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RBI must order safety audit in all banks

Hindustan Times logo Hindustan Times 25-02-2018 PUSHPA GIRIMAJI

NEW DELHI, Feb. 25 -- In June last year, burglars emptied out the contents of as many as 26 safe deposit lockers at the Punjab National Bank's Modinagar branch in Ghaziabad district. Barely five months later, in November, robbers broke into 30 vaults at the Navi Mumbai branch of Bank of Baroda. Last week, 26 lockers of Union Bank of India's Pashupati Nagar branch in Kanpur have been cleaned out, putting a big question mark over the safety of these lockers. The modus operandi here was similar to many others before- the masked men entered the locker room from an adjacent vacant plot, making a hole in the wall.

Such increasing assaults on vaults, once believed to be safe, is completely undermining consumer confidence in the banks' ability to safeguard their prized possessions. On one hand, those who have lost all their valuables kept in the lockers do not know how their loss will be indemnified. With banks refusing to take responsibility for their negligence, many victims are running from pillar to post seeking accountability from the banks. On the other hand, those who have kept their important papers and expensive jewellery in these lockers are constantly worried about their safety. The Reserve Bank of India's continued silence is only adding to the worry.

Police investigation into most thefts reveal banks do not bother to plug even basic vulnerabilities in their buildings or weaknesses in their security systems. For example, in many cases, miscreants entered the locker room from an abandoned building or a vacant plot. How can a room in which these lockers are located share a common wall with a neighbour? And how can banks be oblivious of such risks? Similarly, most robberies happen during the weekend when the bank is closed or during a national holiday. Why can't banks have additional patrolling in these days?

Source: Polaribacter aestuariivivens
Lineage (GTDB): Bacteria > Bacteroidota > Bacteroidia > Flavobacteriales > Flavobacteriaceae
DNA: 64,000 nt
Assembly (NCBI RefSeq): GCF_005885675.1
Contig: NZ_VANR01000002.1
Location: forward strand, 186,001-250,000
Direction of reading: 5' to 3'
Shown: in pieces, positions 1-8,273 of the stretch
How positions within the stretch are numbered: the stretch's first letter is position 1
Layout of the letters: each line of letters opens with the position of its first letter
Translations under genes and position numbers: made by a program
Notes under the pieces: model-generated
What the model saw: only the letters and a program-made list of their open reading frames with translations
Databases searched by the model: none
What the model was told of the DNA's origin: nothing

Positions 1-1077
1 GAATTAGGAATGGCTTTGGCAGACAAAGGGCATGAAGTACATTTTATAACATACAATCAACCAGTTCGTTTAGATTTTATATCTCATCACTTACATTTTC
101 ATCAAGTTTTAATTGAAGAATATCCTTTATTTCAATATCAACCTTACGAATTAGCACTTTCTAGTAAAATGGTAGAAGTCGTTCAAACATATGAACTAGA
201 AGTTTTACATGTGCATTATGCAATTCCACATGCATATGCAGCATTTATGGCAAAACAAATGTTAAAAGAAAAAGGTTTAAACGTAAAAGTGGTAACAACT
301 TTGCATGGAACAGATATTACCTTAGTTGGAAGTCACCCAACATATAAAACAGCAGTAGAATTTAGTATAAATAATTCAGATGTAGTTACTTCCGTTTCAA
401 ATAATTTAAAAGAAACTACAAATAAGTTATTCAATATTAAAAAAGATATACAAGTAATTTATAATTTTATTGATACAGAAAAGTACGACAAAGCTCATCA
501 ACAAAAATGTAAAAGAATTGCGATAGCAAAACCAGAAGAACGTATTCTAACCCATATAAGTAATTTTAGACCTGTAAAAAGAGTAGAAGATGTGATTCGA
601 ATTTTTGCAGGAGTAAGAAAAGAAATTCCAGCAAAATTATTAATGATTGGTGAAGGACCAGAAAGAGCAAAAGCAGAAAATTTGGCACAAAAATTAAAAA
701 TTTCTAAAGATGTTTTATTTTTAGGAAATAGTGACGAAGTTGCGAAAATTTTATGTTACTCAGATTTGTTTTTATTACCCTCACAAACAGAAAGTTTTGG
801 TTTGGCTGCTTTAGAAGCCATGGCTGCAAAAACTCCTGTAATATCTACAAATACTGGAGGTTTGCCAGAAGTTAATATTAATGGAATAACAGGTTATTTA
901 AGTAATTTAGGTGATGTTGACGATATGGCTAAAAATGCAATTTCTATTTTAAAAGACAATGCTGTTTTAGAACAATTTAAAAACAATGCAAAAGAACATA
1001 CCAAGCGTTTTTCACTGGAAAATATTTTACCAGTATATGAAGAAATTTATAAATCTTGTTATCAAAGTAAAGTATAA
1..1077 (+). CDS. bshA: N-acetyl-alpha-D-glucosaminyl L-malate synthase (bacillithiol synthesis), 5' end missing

The banking regulator has to take urgent steps to restore public confidence. First, the regulator has to direct every bank to have a safety audit, plug all security loopholes and obtain a certificate to that effect.. Those who fail to comply should be penalised.

Second, the regulator has to ensure banks pay for their mistakes and come up with a formula for quickly compensating the victims of locker thefts, without waiting for police to recover stolen goods. In fact earlier, when bank robberies were not so common, public sector banks did compensate consumers voluntarily. In August 2007, for example, the government had told the Lok Sabha that in order to retain the confidence and trust of consumers, both PNB and SBI had settled the claims of their customers to the tune of Rs 63.34 lakh and Rs 46.80 lakh respectively. Both pertained to bank locker thefts in Delhi during 2004. Today, when consumers are increasingly becoming victims of banks' careless negligence and losing all their valuables, the banking regulator cannot remain a spectator.

The RBI knows only banks cannot escape responsibility for thefts caused on account of their negligence and have to pay for consequential damage. And the list of what constitutes negligence is long and includes - failure to have proper security arrangements in place, not doing due diligence in hiring the staff, failure to safeguard the keys to the strong room and the lockers, not changing the lock and the key when the locker changes hands and not following the regulator's instructions on ensuring the safety of lockers and securing the bank premises. So why don't banks just own up their mistake and voluntarily pay up, instead of wasting public money fighting legal battles with consumers?

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